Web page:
A solid identity verification regime is crucial to nearly any activity connected to eCommerce. In that spirit, Mastercard (NYSE:MA) has acquired a company that specializes in digital identity, Ekata. The card giant paid $850 million for its new asset.
Ekata has developed a suite of software tools that guard against identity theft in a range of financial services interactions such as online bank account opening and online shopping. It says that it has a partnership network of over 2,000 entities, which includes a wide variety of well-known businesses, including rideshare giant Lyft, its rival Uber's Postmates delivery service, and Alaska Airlines.
Of that, Ekata added 300 new customers in 2020; according to Reuters the company claimed that its revenue consequently "surged," although no details were provided.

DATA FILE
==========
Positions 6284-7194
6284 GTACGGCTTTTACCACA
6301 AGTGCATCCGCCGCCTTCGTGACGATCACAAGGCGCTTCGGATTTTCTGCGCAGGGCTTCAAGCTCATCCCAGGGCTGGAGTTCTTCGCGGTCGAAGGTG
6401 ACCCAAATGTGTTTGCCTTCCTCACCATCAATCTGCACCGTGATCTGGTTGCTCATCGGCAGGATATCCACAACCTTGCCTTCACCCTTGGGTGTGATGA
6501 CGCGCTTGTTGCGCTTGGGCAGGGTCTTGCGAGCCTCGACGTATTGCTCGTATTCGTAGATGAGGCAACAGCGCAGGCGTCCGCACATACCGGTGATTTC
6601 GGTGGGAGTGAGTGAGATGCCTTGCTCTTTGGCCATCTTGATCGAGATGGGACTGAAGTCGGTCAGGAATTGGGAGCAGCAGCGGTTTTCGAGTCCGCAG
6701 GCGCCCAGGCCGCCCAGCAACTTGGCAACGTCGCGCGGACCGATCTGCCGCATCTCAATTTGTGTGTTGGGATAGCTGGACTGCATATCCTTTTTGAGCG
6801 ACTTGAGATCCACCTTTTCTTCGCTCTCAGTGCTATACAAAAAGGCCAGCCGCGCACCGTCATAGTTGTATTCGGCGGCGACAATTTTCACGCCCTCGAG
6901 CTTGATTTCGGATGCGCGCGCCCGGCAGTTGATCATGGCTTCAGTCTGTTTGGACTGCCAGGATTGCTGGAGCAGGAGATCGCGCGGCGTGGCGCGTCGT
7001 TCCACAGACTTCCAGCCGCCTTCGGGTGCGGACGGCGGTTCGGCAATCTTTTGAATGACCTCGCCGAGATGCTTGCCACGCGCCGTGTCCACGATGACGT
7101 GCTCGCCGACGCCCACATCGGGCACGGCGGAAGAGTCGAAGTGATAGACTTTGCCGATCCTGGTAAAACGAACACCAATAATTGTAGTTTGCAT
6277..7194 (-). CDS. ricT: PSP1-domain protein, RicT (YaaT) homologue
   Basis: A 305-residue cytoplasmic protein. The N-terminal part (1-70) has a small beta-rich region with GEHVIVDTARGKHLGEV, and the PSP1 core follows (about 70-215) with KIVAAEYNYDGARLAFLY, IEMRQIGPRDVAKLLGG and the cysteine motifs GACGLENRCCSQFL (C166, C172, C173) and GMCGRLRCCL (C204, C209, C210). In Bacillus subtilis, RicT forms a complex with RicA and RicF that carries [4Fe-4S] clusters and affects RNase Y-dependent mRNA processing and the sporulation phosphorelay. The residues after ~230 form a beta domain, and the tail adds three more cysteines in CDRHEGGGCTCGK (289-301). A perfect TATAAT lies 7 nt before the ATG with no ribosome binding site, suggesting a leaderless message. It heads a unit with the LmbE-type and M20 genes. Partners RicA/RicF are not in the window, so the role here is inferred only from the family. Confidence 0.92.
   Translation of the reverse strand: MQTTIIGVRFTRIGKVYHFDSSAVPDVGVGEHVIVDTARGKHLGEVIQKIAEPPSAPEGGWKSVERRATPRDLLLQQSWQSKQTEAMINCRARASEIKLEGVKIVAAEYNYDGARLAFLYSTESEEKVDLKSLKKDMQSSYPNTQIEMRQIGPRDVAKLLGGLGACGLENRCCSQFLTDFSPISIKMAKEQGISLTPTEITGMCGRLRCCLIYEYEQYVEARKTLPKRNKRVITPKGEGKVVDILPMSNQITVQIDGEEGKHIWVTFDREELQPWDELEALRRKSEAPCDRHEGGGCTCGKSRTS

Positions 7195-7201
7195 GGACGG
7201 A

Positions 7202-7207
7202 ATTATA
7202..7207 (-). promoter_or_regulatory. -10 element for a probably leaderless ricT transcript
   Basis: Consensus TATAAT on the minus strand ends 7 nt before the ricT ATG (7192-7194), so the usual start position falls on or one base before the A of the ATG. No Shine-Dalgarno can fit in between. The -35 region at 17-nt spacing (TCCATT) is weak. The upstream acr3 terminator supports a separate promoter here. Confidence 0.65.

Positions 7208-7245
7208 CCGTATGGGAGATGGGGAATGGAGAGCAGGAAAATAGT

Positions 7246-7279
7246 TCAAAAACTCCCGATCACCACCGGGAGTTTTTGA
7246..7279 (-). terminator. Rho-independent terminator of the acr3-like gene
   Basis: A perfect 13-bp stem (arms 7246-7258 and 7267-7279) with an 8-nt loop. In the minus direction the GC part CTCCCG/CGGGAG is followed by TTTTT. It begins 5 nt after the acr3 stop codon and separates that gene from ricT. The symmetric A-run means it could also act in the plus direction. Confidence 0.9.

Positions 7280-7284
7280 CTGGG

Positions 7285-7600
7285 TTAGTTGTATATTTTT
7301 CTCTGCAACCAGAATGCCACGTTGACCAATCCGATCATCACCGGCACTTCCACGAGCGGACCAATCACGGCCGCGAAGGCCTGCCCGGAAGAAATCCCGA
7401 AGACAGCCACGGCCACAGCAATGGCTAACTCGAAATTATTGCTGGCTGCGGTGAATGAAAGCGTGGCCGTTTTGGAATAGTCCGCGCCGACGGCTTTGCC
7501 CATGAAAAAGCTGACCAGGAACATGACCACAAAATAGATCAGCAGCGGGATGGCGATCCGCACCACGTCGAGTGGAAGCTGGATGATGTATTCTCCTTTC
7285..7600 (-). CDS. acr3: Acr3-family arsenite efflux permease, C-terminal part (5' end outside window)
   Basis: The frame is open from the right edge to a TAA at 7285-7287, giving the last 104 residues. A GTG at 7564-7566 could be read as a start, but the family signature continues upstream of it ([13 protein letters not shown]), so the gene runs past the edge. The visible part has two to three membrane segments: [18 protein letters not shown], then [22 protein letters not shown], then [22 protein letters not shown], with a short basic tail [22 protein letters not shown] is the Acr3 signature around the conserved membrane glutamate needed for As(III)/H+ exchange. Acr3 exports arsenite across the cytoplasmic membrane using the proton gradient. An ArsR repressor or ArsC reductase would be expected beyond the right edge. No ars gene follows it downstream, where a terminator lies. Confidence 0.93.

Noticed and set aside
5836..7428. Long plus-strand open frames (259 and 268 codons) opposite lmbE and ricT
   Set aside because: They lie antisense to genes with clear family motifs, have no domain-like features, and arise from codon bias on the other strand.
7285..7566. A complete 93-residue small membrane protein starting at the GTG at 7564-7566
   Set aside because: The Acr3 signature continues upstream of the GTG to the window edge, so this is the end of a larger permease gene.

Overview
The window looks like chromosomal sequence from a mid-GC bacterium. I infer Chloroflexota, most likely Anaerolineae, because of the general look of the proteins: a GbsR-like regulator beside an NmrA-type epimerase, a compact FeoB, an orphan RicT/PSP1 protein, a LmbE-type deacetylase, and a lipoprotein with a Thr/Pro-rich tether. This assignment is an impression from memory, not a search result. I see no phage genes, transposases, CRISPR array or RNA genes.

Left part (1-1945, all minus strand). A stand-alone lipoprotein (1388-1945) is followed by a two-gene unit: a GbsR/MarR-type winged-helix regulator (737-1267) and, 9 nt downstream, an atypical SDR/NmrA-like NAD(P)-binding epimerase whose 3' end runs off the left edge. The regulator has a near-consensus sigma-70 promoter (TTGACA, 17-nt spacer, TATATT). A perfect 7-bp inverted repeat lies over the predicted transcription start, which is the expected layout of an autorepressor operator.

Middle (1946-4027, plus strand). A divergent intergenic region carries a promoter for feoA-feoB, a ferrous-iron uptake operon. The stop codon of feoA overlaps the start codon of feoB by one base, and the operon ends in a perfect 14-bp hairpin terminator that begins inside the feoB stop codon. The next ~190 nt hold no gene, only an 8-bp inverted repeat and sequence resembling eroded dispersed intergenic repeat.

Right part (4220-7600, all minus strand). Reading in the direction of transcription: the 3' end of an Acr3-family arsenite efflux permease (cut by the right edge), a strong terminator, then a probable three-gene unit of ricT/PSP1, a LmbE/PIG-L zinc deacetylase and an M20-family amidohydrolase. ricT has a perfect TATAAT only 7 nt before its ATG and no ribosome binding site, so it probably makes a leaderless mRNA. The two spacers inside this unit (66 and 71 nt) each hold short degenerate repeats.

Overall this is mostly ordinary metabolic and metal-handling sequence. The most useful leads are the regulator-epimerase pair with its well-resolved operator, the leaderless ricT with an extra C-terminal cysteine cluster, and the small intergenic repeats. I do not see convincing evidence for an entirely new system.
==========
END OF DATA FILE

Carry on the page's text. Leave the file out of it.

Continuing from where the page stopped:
"With the addition of Ekata, we will advance our identity capabilities and create a safer, seamless way for consumers to prove who they say they are in the new digital economy," Mastercard quoted its CEO Ajay Bhalla as saying.
Mastercard did not provide any detailed estimates as to how owning Ekata might affect its fundamentals. It did say that Ekata should not "be dilutive to its business for greater than 24 months."
According to a 2020 report from online security company Signal Sciences cited by pymnts.com, online merchants have to defend against an average of around 206,000 cyber-attacks every month.
The Ekata deal is subject to review by the relevant regulators. Mastercard expects it to close within the coming six months.
On Monday, Mastercard's stock price slumped by slightly more than 1%. That exceeded the 0.5% drop of the S&P 500 index.